ITEMS IN AFP WITH KEYWORD:
Magnesium sulfate does not delay delivery when used in patients with preterm labor. Although magnesium sulfate is not associated with any serious adverse maternal outcomes, it may be associated with an increase in total fetal, neonatal, and infant mortality.
Mar 1, 2015 Issue
Low-Dose Aspirin Use for the Prevention of Morbidity and Mortality from Preeclampsia: Recommendation Statement [U.S. Preventive Services Task Force]
The U.S. Preventive Services Task Force (USPSTF) recommends the use of low-dose aspirin (81 mg per day) as preventive medication after 12 weeks of gestation in women who are at high risk of preeclampsia.
Dec 1, 2014 Issue
Screening for Gestational Diabetes Mellitus: Recommendation Statement [U.S. Preventive Services Task Force]
The U.S. Preventive Services Task Force (USPSTF) recommends screening for gestational diabetes mellitus (GDM) in asymptomatic pregnant women after 24 weeks of gestation.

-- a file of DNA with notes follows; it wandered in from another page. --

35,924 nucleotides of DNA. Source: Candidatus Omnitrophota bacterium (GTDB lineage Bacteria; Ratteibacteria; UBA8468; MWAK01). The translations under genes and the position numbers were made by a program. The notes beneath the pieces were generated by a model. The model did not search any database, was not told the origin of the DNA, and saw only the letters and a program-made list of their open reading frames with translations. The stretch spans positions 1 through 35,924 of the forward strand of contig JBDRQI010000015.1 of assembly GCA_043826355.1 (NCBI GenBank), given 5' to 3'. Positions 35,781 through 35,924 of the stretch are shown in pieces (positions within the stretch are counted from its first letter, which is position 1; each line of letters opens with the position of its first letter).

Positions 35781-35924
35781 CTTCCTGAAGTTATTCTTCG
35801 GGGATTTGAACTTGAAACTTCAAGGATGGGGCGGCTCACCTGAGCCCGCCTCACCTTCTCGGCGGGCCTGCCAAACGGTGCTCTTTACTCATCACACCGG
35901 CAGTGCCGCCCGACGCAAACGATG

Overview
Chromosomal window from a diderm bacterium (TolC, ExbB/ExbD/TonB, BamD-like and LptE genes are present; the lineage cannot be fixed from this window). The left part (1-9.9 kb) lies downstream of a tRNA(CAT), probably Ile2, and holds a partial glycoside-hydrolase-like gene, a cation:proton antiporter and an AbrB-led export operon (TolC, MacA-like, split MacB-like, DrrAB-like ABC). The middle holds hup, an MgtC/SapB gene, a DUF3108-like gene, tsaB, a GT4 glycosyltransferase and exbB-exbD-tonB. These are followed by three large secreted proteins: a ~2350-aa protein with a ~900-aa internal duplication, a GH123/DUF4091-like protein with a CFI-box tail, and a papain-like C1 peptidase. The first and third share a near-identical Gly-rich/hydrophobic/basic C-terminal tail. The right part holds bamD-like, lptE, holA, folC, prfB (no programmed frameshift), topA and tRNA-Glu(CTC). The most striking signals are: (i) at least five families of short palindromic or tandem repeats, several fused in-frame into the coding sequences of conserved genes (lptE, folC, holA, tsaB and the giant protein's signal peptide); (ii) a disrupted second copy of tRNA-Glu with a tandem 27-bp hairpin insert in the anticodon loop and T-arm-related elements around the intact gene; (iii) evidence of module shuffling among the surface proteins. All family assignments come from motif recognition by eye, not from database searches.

Learn about the most common injuries, evaluation methods, how to manage minor and major trauma, and how to prevent injury from motor vehicle crashes and intimate partner violence.
Pregnant women commonly ask their physicians about taking over-the-counter medications. Find out which medications are most likely safe, and which should be avoided if possible.
Low-dose aspirin—ranging from 60 to 100 mg per day—beginning as early as the second trimester decreases the risk of preeclampsia, preterm birth, and intrauterine growth retardation in women who are at high risk of preeclampsia. No harms to the mother or newborn were identified in the studies.
Induction at 41 weeks’ gestation can lead to small decreases in some risks; however, the risks of expectant management are low until 42 week’s gestation. Learn the benefits vs. risks associated with each option.
Find out how to recognize symptoms, such as bleeding and abdominal pain, and how to discuss with patients the risks and benefits of medical, surgical, or expectant management.
Which treatments are supported by evidence, and when is it appropriate to initiate pharmacologic therapy if nonpharmacologic options are ineffective?
Apr 1, 2014 Issue
Misoprostol for Incomplete First Trimester Miscarriage [Cochrane for Clinicians]
Misoprostol, administered by various routes, is as effective as expectant management and nearly as effective as uterine aspiration. All three options have high success rates for completing miscarriage. Women treated with misoprostol had higher rates of nausea, prolonged bleeding, and unplanned surge...